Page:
Martin Luther King, A Mighty Purpose and Career Success

Today is Martin Luther King Day in the USA.  Dr. King is a personal hero of mine.  He awakened my interest in social issues.  I was just two weeks past my 13th birthday on August 28, 1963 when I heard his “I Have a Dream” speech.

His words were powerful.  Here is the end of that mesmerizing 17 minutes…

I say to you today, my friends, so even though we face the difficulties of today and tomorrow, I still have a dream. It is a dream deeply rooted in the American dream.

I have a dream that one day this nation will rise up and live out the true meaning of its creed: “We hold these truths to be self-evident: that all men are created equal.”

I have a dream that one day on the red hills of Georgia the sons of former slaves and the sons of former slave owners will be able to sit down together at the table of brotherhood.

I have a dream that one day even the state of Mississippi, a state sweltering with the heat of injustice, sweltering with the heat of oppression, will be transformed into an oasis of freedom and justice.

I have a dream that my four little children will one day live in a nation where they will not be judged by the color of their skin but by the content of their character.

I have a dream today.

I have a dream that one day, down in Alabama, with its vicious racists, with its governor having his lips dripping with the words of interposition and nullification; one day right there in Alabama, little black boys and black girls will be able to join hands with little white boys and white girls as sisters and brothers.

I have a dream today.

I have a dream that one day every valley shall be exalted, every hill and mountain shall be made low, the rough places will be made plain, and the crooked places will be made straight, and the glory of the Lord shall be revealed, and all flesh shall see it together.

This is our hope. This is the faith that I go back to the South with. With this faith we will be able to hew out of the mountain of despair a stone of hope. With this faith we will be able to transform the jangling discords of our nation into a beautiful symphony of brotherhood. With this faith we will be able to work together, to pray together, to struggle together, to go to jail together, to stand up for freedom together, knowing that we will be free one day.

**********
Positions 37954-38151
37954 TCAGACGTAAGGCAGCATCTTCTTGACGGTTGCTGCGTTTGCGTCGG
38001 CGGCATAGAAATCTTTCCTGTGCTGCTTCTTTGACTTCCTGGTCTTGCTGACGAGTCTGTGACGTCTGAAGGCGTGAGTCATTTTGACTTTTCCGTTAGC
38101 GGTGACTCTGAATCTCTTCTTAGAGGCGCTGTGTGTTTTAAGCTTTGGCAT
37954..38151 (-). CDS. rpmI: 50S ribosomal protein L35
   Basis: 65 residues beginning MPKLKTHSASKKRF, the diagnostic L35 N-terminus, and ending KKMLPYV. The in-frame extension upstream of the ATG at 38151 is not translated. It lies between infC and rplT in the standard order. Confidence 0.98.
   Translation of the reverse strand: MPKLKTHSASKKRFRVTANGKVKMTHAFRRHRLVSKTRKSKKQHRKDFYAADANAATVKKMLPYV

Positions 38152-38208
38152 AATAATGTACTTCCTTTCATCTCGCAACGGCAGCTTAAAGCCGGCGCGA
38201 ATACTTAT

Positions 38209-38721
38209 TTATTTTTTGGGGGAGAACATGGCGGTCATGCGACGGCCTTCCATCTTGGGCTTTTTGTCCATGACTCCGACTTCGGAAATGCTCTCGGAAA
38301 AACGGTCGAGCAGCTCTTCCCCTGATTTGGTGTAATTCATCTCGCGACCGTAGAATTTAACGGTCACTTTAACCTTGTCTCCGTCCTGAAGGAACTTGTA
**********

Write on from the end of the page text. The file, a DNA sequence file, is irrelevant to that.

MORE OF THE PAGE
This will be the day when all of God’s children will be able to sing with a new meaning, “My country, ’tis of thee, sweet land of liberty, of thee I sing. Land where my fathers died, land of the pilgrim’s pride, from every mountainside, let freedom ring.”

And if America is to be a great nation this must become true. So let freedom ring from the prodigious hilltops of New Hampshire. Let freedom ring from the mighty mountains of New York. Let freedom ring from the heightening Alleghenies of Pennsylvania!

Let freedom ring from the snowcapped Rockies of Colorado!

Let freedom ring from the curvaceous slopes of California!

But not only that; let freedom ring from Stone Mountain of Georgia!

Let freedom ring from Lookout Mountain of Tennessee!

Let freedom ring from every hill and molehill of Mississippi. From every mountainside, let freedom ring.

And when this happens, when we allow freedom to ring, when we let it ring from every village and every hamlet, from every state and every city, we will be able to speed up that day when all of God’s children, black men and white men, Jews and Gentiles, Protestants and Catholics, will be able to join hands and sing in the words of the old Negro spiritual, “Free at last! free at last! thank God Almighty, we are free at last!”

I bring up this speech to celebrate Dr. King’s legacy.  I also bring it up on this career success blog because there is some great career advice to be found in it.  Tweet 4 in my career success book Success Tweets says, “The mightier your purpose, the more likely you are to succeed.”

Dr King’s purpose was mighty; to bring about racial equality in the USA.  I think even he would have been surprised that less than 50 years after his famous speech, the citizens of the USA would elect a black man President.

Your clarity of purpose and direction provides the foundation for your life and career success.  You can build the successful life and career that you want and deserve on that foundation.  The more clear and the more mighty your purpose and direction, the stronger your foundation.

I’m a 60’s guy.  After all these years, my favorite recording artist is still Bob Dylan.  My favorite Dylan song – and maybe my favorite song ever — is “Forever Young.”  I used one of the lines from it to introduce my bestselling book, Straight Talk for Success – “May you build a ladder to the stars and climb on every rung.”  Check out some of the other lyrics…

“May your hands always be busy.
May your feet always be swift.